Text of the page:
Dear Kira & Nicole:
Thanks for the updates! It’s really good to hear that your seahorse responded well to the freshwater dip and is now back to normal again.
However, that may be only a temporary reprieve. If her respiratory distress or labored breathing recurs, you may need to treat her again with another freshwater dip and/or a very brief dip in concentrated methylene blue. So do be sure to pick up some methylene blue at your earliest opportunity.
The white specs you noticed in the dipping container afterwards are not bacteria, which are microscopic and not visible to the naked eye, but they could well be external parasites that were infesting her gills. There are quite a number of protozoan parasites and gill flukes that can cause the sort of respiratory problems your seahorses have been experiencing, especially after they been stressed out and weakened by heat stress or a temperature spike. The freshwater dip will provide your seahorse with some immediate relief from such ectoparasites by causing many of them to rupture or lyse and forcing some of the embedded parasites to detach in the freshwater. However, if those parasites are still present in the main tank in large numbers, there is a good chance that your seahorse will be reinfested by them again at some point after its return to the main tank.
In that case, Kira, if the respiratory problems keep returning, it will be necessary to treat your main tank for these parasites. Hyposalinity or Osmotic Shock Therapy (OST) is one option for accomplishing this, as are various antiparasitics such as Parinox that are safe for seahorses and won’t impair your biofiltration.
Which of these remedies may be most suitable in your case, Kira, depends on whether or not you have any delicate corals are invertebrates in your tank as tankmates for your seahorses. I know you have a feather duster worm, but do you have any other invertebrates in the tank as companions for your seahorse or as aquarium janitors? Any peppermint shrimp or cleaner shrimp? If you have a cleanup crew, what type of snails and/or small hermit crabs does it include? If you can let me know what other specimens are in the tank beside your seahorses, I will be able to better advice you on how to proceed if the heavy breathing or other symptoms recur.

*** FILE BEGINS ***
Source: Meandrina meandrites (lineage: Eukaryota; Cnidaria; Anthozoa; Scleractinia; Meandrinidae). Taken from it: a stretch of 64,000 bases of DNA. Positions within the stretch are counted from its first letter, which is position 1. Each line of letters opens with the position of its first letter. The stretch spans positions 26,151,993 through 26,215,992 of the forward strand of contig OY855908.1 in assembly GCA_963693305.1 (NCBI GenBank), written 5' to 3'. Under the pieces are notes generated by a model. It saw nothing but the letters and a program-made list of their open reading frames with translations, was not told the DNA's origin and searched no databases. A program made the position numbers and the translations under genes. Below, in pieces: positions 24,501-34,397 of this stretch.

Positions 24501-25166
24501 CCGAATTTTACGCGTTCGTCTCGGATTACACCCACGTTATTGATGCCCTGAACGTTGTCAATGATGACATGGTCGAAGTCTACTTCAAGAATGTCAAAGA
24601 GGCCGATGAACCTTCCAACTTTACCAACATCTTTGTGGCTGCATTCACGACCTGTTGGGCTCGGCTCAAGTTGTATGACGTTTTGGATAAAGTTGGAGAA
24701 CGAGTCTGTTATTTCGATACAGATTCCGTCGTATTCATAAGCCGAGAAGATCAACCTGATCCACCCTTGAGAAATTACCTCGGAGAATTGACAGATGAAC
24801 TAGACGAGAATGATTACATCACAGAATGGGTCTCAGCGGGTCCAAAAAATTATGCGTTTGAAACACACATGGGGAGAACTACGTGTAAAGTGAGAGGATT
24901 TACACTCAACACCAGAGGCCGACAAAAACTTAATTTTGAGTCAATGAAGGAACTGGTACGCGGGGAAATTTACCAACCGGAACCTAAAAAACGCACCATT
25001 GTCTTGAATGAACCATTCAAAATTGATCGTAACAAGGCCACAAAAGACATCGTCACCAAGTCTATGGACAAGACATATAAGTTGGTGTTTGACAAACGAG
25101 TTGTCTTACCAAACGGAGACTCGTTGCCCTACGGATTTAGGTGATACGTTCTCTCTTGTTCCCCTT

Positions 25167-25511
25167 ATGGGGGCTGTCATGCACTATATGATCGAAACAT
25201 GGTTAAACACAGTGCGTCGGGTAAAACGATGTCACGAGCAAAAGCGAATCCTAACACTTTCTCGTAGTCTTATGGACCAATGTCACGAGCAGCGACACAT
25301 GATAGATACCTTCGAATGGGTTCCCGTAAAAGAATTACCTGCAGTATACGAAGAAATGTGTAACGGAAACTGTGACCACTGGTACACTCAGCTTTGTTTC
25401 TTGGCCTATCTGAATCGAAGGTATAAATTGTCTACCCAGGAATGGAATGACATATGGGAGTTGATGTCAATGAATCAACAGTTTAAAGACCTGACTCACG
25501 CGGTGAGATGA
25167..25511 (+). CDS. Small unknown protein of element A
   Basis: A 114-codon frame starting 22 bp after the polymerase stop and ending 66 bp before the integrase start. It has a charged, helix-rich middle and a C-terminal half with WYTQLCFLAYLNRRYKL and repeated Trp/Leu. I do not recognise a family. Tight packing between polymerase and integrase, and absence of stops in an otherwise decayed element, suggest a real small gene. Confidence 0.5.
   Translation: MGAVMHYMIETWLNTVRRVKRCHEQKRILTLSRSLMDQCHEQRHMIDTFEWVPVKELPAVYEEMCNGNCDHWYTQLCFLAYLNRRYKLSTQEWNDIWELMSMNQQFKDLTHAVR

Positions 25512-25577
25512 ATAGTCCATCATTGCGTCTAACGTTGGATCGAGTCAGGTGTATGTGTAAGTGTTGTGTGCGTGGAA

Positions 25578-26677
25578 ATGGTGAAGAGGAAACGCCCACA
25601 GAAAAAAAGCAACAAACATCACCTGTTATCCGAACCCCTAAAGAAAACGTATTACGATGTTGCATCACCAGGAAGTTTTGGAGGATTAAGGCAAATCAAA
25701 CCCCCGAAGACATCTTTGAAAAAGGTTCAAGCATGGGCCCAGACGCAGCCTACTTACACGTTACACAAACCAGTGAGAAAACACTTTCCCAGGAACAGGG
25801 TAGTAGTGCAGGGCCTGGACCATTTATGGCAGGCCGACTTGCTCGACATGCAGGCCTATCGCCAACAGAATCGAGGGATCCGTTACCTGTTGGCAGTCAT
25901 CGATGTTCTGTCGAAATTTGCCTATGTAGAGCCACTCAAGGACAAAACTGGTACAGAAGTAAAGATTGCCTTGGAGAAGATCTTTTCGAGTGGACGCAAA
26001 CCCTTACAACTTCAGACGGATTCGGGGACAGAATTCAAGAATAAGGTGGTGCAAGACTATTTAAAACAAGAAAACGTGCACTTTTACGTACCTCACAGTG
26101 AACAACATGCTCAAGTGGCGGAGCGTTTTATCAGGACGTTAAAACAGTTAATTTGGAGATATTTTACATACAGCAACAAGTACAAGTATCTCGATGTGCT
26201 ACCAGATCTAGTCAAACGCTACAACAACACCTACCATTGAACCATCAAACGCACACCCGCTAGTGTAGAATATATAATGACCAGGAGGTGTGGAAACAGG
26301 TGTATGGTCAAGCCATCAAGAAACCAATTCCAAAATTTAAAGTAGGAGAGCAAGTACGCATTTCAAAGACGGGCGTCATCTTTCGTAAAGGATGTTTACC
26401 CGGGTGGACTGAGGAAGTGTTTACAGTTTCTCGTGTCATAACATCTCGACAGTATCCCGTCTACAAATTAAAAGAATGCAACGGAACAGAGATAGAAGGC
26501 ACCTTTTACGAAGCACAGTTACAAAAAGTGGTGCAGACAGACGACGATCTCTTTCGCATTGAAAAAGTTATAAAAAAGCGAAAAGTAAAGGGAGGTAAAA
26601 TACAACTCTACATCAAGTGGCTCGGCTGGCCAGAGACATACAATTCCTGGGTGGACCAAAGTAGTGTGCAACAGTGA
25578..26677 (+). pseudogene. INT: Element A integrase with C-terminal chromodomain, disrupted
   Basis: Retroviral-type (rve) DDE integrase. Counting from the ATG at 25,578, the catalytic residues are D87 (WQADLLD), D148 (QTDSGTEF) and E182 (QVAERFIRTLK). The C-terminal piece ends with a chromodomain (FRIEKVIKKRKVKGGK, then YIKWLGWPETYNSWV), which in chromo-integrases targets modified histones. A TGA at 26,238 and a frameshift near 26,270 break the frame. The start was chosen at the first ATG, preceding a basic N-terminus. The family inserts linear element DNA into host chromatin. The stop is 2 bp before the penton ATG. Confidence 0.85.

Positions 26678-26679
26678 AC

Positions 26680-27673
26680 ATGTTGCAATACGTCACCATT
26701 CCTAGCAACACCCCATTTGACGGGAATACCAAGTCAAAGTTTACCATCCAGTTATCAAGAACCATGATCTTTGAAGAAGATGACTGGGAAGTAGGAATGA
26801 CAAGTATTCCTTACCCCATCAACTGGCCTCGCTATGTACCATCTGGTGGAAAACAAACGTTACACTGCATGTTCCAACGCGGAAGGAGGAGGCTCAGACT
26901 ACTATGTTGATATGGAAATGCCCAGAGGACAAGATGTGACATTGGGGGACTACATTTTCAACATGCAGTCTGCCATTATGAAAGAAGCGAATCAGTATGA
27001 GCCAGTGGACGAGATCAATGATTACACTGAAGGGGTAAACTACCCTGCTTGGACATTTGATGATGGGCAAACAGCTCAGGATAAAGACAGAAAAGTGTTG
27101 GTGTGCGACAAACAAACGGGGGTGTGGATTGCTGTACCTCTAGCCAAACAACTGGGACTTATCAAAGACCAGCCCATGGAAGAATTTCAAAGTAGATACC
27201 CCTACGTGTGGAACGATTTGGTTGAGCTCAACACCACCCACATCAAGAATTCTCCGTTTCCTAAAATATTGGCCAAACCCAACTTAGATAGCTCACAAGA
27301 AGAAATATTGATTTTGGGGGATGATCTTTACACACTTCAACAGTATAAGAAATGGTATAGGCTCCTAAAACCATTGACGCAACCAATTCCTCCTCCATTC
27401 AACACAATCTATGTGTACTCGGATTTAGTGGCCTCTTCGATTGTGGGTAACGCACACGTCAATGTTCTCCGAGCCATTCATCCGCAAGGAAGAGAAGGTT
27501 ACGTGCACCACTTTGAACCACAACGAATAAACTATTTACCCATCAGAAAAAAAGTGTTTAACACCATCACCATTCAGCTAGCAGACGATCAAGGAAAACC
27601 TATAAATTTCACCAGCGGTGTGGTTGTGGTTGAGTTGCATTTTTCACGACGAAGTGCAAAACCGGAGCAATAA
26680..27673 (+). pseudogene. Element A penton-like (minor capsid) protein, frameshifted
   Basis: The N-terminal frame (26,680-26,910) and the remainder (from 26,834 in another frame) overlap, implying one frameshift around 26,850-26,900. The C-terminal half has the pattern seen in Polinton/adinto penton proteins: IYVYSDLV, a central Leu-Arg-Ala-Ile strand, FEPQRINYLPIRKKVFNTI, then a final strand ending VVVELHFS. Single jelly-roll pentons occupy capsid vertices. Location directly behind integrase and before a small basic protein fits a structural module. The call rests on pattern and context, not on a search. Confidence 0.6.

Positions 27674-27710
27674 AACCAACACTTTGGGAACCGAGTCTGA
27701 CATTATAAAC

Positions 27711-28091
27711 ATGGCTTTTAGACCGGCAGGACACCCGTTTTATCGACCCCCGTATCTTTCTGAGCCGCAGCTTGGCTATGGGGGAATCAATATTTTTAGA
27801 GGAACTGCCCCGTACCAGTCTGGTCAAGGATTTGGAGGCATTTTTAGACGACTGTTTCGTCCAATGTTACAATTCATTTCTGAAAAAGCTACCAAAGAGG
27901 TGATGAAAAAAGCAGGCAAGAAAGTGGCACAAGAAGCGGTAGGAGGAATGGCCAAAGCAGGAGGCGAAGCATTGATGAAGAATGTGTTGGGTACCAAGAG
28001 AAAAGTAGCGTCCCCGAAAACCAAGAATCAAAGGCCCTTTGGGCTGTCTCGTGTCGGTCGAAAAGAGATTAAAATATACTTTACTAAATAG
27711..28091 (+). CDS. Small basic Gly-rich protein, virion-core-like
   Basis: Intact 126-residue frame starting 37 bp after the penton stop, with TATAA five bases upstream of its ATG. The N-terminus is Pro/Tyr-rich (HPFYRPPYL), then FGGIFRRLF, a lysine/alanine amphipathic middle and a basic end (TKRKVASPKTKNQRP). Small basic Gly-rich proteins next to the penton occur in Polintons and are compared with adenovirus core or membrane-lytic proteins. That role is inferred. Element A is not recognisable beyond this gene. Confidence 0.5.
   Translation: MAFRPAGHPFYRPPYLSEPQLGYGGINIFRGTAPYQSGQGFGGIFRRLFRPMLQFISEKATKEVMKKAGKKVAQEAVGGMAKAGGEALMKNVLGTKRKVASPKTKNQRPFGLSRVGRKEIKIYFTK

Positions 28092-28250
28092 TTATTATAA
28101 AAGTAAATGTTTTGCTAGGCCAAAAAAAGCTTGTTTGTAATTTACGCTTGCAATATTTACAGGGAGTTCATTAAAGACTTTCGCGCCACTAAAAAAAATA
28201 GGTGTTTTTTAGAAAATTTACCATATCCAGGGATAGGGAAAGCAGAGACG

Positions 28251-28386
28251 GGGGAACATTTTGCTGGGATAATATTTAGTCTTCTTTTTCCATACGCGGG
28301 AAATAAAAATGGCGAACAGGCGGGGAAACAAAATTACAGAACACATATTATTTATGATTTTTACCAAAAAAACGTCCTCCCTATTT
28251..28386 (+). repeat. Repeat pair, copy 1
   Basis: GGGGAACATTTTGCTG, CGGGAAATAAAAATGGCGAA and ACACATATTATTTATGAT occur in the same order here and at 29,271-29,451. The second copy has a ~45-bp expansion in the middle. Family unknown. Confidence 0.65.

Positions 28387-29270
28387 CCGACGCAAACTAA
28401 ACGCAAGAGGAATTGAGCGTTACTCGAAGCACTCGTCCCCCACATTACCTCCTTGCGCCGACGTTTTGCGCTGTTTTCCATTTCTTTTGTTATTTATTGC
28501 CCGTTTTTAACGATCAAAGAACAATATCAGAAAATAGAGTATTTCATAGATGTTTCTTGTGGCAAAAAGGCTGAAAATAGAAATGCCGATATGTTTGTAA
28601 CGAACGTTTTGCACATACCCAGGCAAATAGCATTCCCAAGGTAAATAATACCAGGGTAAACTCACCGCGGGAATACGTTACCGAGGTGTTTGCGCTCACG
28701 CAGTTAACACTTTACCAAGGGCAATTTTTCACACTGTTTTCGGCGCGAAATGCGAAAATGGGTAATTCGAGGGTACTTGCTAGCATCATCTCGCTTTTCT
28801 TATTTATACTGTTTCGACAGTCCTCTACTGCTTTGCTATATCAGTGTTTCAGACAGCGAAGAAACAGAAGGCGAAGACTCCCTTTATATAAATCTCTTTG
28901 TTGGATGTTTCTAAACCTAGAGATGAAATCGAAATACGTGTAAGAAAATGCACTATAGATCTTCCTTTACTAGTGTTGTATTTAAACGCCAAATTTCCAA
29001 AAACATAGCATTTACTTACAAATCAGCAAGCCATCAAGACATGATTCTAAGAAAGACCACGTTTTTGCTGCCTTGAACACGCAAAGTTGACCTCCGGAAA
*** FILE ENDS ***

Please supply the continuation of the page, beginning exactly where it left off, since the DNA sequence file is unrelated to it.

The pallor you described is very characteristic of seahorses that are not getting enough oxygen. This can be due to either gill parasites or low oxygen levels (or high CO2 levels) in the aquarium. Seahorses will blanch when subjected to hypoxic conditions. So the return of your seahorse to her normal their coloration is another good sign that she is breathing better now since the freshwater dip.
If you need to repeat the freshwater dip or administer a very brief dip and methylene blue, be sure to aerate the water in the dipping container thoroughly beforehand to saturate it with oxygen. It would be a good idea to leave an airstone in the dipping container while you are performing the dip, if possible.
Please keep us posted if your seahorse develops any further problems. Hopefully, now that you have the temperature back down to 75°F and her gills have been cleansed of parasites by the freshwater dip, she won’t have any additional difficulties. Do pick up some methylene blue ASAP and let me know about the tankmate situation right away just in case.
Best wishes with all your fishes, Kira and Nicole!
Post edited by: Pete Giwojna, at: 2006/07/05 19:04